SoulCycle not so full of Soul. Nick Oram, a former SoulCycle master instructor, has filed a California employment class action lawsuit alleging that he and other SoulCycle instructors were not paid consistent with New York and California laws. SoulCycle has built its reputation by providing what it describes as the “best instructors and staff, trained to deliver unique services and personal attention to all levels of riders.” However, as detailed in the SoulCycle class action lawsuit, SoulCycle only compensates these instructors for the time spent teaching their classes, and has failed to compensate them for numerous hours spent in training, preparing for classes, developing routines, compiling playlists, communicating with customers, attending meetings, leading special event classes and engaging in marketing.
As the complaint alleges, SoulCycle’s unlawful wage practices are consistent with its mistreatment of customers as SoulCycle does not provide any reimbursement to customers who are unable to attend classes they sign up for (unless they cancel the class by 5PM the night before), even when SoulCycle is able to re-sell the vacant bike spot. As a result, SoulCycle very often generates revenue from classes at a rate that exceeds the total number of bikes in a studio, to the detriment of its customers.
And, despite the dozens of hours per week SoulCycle instructors are required to work above and beyond the time instructing a class, SoulCycle only compensates these instructors for only the approximately 45 grueling minutes during which each class is taught. Mr. Oram stated that, “It is my goal in this lawsuit to ensure that SoulCycle pays all of the hard working and dedicated instructors what they deserve and compensates them fairly for all hours worked.” Go for it!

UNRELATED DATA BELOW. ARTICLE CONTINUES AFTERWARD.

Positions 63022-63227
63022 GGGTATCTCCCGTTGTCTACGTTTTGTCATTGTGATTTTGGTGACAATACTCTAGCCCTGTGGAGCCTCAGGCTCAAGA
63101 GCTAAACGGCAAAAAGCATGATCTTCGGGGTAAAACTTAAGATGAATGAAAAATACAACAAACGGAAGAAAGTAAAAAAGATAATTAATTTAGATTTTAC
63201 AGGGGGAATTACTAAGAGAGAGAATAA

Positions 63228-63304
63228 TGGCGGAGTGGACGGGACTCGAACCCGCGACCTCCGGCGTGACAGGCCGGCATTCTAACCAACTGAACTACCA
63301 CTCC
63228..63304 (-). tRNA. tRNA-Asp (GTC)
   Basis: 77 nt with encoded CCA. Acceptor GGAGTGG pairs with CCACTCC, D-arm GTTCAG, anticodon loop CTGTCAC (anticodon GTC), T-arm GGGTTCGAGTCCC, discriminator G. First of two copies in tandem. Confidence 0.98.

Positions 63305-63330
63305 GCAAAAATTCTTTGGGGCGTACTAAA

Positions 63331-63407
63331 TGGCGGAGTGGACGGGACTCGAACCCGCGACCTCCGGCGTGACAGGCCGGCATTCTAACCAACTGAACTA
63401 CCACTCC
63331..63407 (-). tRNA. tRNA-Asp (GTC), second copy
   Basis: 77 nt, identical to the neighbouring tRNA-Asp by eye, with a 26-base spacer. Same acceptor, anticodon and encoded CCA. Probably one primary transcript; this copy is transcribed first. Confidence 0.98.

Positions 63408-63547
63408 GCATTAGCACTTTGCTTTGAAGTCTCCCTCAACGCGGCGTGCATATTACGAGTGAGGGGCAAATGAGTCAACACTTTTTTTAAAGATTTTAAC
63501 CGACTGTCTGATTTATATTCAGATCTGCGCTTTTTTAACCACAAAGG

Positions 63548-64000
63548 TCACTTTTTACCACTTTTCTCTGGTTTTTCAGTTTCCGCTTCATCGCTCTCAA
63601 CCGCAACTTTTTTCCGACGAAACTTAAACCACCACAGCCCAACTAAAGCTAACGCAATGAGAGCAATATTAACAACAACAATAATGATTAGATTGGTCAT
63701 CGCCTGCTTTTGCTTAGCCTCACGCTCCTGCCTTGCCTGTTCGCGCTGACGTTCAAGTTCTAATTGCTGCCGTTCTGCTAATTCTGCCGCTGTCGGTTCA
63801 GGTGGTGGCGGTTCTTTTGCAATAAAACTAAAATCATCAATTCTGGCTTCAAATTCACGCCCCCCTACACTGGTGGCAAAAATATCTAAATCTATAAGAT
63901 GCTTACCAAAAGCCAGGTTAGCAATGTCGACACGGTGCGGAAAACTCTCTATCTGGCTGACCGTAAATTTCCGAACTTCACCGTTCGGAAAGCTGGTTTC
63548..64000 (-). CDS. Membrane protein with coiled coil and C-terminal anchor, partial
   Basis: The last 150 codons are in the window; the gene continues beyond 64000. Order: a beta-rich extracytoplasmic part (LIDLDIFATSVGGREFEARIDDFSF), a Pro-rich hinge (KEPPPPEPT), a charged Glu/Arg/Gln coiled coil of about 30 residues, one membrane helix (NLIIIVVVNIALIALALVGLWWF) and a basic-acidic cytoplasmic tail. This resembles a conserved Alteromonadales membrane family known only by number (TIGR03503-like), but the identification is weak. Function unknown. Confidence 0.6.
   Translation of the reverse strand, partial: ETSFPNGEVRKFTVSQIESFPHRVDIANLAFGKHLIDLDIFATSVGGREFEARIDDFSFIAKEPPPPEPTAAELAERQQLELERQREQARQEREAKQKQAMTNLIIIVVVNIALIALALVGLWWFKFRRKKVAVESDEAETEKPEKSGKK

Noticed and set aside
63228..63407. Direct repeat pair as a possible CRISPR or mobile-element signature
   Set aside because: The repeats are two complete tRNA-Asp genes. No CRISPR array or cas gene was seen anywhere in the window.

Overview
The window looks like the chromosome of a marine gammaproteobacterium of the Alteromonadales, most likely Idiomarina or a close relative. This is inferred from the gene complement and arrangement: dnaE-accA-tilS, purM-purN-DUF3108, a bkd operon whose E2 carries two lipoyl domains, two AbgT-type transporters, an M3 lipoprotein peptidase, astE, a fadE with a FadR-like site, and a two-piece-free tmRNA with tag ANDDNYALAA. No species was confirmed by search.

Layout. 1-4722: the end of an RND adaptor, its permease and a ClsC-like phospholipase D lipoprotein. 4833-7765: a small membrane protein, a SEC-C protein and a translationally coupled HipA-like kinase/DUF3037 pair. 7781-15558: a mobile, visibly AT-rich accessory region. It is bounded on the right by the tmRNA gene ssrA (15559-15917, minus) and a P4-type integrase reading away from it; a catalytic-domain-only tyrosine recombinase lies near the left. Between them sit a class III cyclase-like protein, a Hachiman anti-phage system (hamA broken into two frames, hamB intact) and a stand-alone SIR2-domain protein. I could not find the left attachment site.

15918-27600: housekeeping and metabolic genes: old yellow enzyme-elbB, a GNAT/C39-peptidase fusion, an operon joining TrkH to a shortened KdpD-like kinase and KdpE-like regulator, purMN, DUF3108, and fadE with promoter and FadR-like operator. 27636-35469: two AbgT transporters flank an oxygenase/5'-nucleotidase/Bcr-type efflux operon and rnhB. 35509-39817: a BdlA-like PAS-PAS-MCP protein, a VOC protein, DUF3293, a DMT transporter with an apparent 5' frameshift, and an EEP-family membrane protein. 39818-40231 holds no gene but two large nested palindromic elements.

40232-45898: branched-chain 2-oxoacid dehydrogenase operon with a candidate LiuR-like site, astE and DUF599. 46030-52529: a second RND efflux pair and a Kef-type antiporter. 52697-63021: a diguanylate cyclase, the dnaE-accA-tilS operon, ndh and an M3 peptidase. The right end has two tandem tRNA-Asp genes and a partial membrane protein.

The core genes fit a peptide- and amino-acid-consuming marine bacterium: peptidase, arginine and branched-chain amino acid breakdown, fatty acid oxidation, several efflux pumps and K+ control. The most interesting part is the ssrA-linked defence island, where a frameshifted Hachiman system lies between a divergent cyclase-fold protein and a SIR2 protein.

Heads up all you Sega Gamers out there… A consumer fraud class action lawsuit has been filed against Sega of America and Gearbox Software over allegations they misrepresented the quality of their new game “Aliens: Colonial Marines” prior to its release.
Damion Perrine, lead plaintiff in the Sega class action, alleges Sega and Gearbox induced consumers to buy “Aliens: Colonial Marines” through a “bait-and-switch” scheme that involved giving bogus gameplay demonstrations at video game expositions and trade shows leading up to the games’ February 2013 release.
Specifically, the class action lawsuit states: “Each of the ‘actual gameplay’ demonstrations purported to show customers exactly what they would be buying: a cutting edge video game with very specific features and qualities. Unfortunately for their fans, Defendants never told anyone, consumers, industry critics, reviewers or reporters, that their ‘actual gameplay’ demonstration advertising campaign bore little resemblance to the retail product that would eventually be sold to a large community of unwitting purchasers.”
And: “A major selling point of the ‘actual gameplay’ demonstrations were ‘iconic’ gameplay sections where consumers might essentially step into the role of a character from the ‘Aliens’ movie,” the lawsuit states. “Many of such sections previewed in the ‘actual gameplay’ demonstrations were either gutted beyond recognition or missing entirely from the final product.”
The Sega class action lawsuit is seeking class action status and damages and punitive damages, restitution, disgorgement of profit and an injunction for a proposed class of all US consumers who purchased “Aliens: Colonial Marines” on or before February 12, 2013.
Worth a Read: eBook Lovers Get $20M Settlement… A $20 million settlement has been agreed in the consumer fraud class action lawsuit pending against Verlagsgruppe Georg von Holtzbrinck GmbH’s MacMillan unit, which alleged the publisher conspired with Apple Inc, and other US publishers to fix prices of electronic books, or eBooks.
The latest eBook settlement resolves the allegations brought in the consumer fraud lawsuit as well as a lawsuit brought by several US states. According to a report by Bloomberg, MacMillan will pay an additional $3 million in legal costs to the states that sued and $2.5 million to the lawyers for the consumers in the class-action case.
The case is In re Electronic Books Antitrust Litigation, 11-md-02293, U.S. District Court, Southern District of New York (Manhattan). The Justice Department and the other states led by Texas alleged publishers conspired with Apple in 2010 to undermine Amazon’s dominance in the eBooks market.
Ok—that’s a wrap. See you at that bar…and Happy Friday Folks!